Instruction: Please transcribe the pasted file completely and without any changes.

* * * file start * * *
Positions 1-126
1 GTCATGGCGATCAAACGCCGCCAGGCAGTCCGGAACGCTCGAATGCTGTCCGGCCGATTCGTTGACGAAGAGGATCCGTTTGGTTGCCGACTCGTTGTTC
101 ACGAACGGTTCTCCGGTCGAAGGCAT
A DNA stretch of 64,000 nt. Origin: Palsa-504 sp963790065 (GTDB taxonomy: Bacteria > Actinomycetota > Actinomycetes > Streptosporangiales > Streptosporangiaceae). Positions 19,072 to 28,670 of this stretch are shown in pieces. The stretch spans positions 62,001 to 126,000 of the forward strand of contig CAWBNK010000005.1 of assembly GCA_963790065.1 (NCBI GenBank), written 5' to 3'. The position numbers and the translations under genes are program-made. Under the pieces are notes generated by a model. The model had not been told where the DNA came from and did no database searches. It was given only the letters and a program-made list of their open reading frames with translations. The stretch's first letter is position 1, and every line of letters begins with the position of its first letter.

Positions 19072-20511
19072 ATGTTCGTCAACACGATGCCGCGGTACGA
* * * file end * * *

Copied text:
Positions 1-126
1 GTCATGGCGATCAAACGCCGCCAGGCAGTCCGGAACGCTCGAATGCTGTCCGGCCGATTCGTTGACGAAGAGGATCCGTTTGGTTGCCGACTCGTTGTTC
101 ACGAACGGTTCTCCGGTCGAAGGCAT
A DNA stretch of 64,000 nt. Origin: Palsa-504 sp963790065 (GTDB taxonomy: Bacteria > Actinomycetota > Actinomycetes > Streptosporangiales > Streptosporangiaceae). Positions 19,072 to 28,670 of this stretch are shown in pieces. The stretch spans positions 62,001 to 126,000 of the forward strand of contig CAWBNK010000005.1 of assembly GCA_963790065.1 (NCBI GenBank), written 5' to 3'. The position numbers and the translations under genes are program-made. Under the pieces are notes generated by a model. The model had not been told where the DNA came from and did no database searches. It was given only the letters and a program-made list of their open reading frames with translations. The stretch's first letter is position 1, and every line of letters begins with the position of its first letter.

Positions 19072-20511
19072 ATGTTCGTCAACACGATGCCGCGGTACGA